10. ^ Two series of retroflex and palatal sibilants were distinguished in the Qieyun, but combined in the list of 36 initials. In the rime tables, retroflex sibilants are placed on the second row and palatal sibilants on the third.[32]
  11. ^ This initial was not included in the lists of 30 initials in the Dunhuang fragments,[29] and was probably not phonemically distinct from 禪 ʂɦ by that time.[33]
  12. ^ Originally a palatal nasal; generally shows up today as [ʐ] (or [ɻ]), [ʑ], [j], [z], or [ɲ].



  1. ^ Branner (2006), p. 2.
  2. ^ a b Norman (1988), pp. 24–25.
  3. ^ a b c d Pulleyblank (1970), pp. 206–207.
  4. ^ Norman (1988), pp. 28–29.
  5. ^ Baxter (1992), pp. 41–42.
  6. ^ Coblin (2006a), pp. 114–115.
  7. ^ Coblin (2006b), p. 125.
  8. ^ a b Baxter (1992), p. 43.
  9. ^ Coblin (2006b), pp. 123–124.
  10. ^ Baxter (1992), pp. 33–35.
  11. ^ Branner (2006), p. 3.
  12. ^ Baxter (1992), pp. 35–38.
  13. ^ Pulleyblank (1970).
  14. ^ Pulleyblank (1971).
  15. ^ Pulleyblank (1984).
  16. ^ Pulleyblank (1984), p. 73.
  17. ^ a b Norman (1988), pp. 31–32.
  18. ^ Baxter (1992), p. 42.
  19. ^ Norman (1988), pp. 30–31.
  20. ^ Branner (2006), pp. 9–10.
  21. ^ Branner (2006), pp. 15, 32–34.
  22. ^ Branner (2006), p. 24.
  23. ^ Baxter (1992), p. 75.
  24. ^ Branner (2006), p. 25.
  25. ^ Baxter (1992), pp. 63–81.
  26. ^ Branner (2006), pp. 32–33.
  27. ^ Pulleyblank (1984), pp. 233–236.
  28. ^ Pulleyblank (1991), p. 10.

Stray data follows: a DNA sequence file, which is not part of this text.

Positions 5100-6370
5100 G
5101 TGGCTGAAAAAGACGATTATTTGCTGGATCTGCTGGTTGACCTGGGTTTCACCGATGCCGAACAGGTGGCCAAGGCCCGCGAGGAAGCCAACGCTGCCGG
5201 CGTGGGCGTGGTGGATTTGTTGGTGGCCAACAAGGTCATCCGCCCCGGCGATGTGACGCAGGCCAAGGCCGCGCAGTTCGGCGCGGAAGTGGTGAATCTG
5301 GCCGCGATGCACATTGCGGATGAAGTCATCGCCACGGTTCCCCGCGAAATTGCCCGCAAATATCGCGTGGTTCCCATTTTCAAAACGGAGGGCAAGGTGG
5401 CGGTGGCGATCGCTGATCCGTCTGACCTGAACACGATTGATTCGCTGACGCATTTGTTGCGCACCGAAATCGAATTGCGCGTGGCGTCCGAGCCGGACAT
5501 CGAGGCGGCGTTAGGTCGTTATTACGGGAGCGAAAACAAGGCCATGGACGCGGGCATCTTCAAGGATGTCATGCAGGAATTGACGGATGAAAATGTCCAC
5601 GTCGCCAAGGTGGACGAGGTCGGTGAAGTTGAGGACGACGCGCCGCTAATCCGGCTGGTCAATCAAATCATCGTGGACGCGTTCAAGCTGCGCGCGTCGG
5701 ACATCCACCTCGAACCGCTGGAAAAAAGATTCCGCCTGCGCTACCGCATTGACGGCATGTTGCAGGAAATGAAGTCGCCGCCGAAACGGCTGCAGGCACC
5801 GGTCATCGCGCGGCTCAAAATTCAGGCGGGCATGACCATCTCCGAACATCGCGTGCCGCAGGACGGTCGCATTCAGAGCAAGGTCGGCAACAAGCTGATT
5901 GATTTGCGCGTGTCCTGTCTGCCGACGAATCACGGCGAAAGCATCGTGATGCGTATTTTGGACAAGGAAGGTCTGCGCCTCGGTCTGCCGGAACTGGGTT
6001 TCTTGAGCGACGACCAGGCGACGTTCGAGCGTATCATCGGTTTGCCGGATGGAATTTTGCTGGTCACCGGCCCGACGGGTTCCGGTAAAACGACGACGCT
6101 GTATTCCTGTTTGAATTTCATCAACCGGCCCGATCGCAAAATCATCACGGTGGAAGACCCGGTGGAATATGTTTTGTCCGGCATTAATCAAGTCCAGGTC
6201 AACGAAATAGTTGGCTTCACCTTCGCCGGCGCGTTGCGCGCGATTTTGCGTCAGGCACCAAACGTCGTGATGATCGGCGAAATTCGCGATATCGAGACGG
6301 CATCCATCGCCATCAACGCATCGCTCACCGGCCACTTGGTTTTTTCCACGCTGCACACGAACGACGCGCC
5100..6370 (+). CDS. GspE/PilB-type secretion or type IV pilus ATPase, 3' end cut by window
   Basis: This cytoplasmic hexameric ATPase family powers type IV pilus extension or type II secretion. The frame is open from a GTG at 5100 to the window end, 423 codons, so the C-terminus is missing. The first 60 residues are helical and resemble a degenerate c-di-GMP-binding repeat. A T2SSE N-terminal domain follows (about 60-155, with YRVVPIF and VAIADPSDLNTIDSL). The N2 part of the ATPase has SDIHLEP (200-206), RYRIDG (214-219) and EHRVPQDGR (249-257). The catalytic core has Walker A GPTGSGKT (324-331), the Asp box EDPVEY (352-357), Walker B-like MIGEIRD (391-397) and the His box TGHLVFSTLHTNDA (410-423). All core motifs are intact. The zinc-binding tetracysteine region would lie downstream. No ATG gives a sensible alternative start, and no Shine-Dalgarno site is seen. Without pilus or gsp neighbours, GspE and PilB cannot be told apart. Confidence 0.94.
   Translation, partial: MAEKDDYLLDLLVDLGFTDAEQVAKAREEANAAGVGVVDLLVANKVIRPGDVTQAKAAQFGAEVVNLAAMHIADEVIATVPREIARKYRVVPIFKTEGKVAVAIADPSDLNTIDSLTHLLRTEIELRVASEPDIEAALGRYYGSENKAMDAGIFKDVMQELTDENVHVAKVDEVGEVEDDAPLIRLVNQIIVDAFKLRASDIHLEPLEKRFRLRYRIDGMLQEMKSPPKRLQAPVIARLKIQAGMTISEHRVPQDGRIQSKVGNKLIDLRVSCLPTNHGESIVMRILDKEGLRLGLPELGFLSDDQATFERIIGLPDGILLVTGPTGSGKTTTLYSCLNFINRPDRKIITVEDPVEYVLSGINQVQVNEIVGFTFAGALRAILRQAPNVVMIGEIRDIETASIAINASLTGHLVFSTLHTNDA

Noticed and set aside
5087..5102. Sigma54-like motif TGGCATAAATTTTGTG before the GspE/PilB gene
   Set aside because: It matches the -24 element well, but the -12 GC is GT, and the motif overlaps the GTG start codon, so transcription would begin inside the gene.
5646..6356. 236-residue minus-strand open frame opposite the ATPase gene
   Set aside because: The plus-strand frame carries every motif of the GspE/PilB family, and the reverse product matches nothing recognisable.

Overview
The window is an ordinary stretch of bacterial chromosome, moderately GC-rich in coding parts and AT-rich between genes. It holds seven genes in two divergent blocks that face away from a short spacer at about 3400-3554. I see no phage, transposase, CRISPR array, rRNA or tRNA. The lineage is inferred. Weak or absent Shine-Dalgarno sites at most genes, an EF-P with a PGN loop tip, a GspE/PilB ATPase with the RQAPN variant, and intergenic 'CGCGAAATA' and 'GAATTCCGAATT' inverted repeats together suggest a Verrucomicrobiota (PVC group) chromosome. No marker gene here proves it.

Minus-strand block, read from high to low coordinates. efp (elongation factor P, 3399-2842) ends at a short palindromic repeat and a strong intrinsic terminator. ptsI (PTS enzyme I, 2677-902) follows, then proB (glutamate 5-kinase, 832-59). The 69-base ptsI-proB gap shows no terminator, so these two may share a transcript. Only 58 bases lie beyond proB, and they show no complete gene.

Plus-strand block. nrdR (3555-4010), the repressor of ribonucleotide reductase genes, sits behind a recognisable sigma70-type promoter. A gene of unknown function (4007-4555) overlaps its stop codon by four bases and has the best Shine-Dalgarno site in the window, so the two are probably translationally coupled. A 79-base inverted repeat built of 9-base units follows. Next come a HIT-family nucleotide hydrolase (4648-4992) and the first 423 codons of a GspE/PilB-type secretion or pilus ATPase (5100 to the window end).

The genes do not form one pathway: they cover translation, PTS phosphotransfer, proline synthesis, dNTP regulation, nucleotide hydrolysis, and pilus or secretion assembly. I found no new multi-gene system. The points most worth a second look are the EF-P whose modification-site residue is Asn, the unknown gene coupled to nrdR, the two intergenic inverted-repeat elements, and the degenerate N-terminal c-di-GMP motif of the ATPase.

29. ^ a b Coblin (2006a), p. 105.
  30. ^ Pulleyblank (1984), p. 69.
  31. ^ Baxter (1992), p. 48.
  32. ^ Baxter (1992), p. 53.
  33. ^ Pulleyblank (1970), pp. 222–223.
  34. ^ Baxter (1992), p. 54.

Works cited

  • Baxter, William H. (1992), A Handbook of Old Chinese Phonology, Trends in Linguistics: Studies and Monographs, vol. 64, Berlin and New York: Mouton de Gruyter, ISBN 978-3-11-012324-1.
  • Branner, David Prager (2006), "What are rime tables and what do they mean?", in Branner, David Prager (ed.), The Chinese Rime Tables: Linguistic Philosophy and Historical-Comparative Phonology, Amsterdam: John Benjamins, pp. 1–34, doi:10.1075/cilt.271.01bra, ISBN 978-90-272-4785-8. See also List of Corrigenda.
  • Coblin, Weldon South (2006a), "Reflections on the Shǒuwēn fragments", in Branner, David Prager (ed.), The Chinese Rime Tables: Linguistic Philosophy and Historical-Comparative Phonology, Current Issues in Linguistic Theory, vol. 271, Amsterdam: John Benjamins, pp. 99–122, doi:10.1075/cilt.271.08cob, ISBN 978-90-272-4785-8.
  • ——— (2006b), "Zhāng Línzhī on the Yùnjìng", in Branner, David Prager (ed.), The Chinese Rime Tables: Linguistic Philosophy and Historical-Comparative Phonology, Current Issues in Linguistic Theory, vol. 271, Amsterdam: John Benjamins, pp. 123–150, doi:10.1075/cilt.271.09cob, ISBN 978-90-272-4785-8.
  • Norman, Jerry (1988), Chinese, Cambridge Language Surveys, Cambridge University Press, ISBN 978-0-521-29653-3.
  • Pulleyblank, Edwin George (1970), "Late Middle Chinese, Part I" (PDF), Asia Major, 15: 197–239.
  • ——— (1971), "Late Middle Chinese, Part II" (PDF), Asia Major, 16: 121–166.
  • ——— (1984), Middle Chinese: a study in historical phonology, Vancouver: University of British Columbia Press, ISBN 978-0-7748-0192-8.
  • ——— (1991), Lexicon of reconstructed pronunciation in early Middle Chinese, late Middle Chinese, and early Mandarin, Vancouver: University of British Columbia Press, ISBN 978-0-7748-0366-3.
  • Ramsey, S. Robert (1989), The Languages of China, Princeton, NJ: Princeton University Press, ISBN 978-0-691-01468-5.

External links[edit]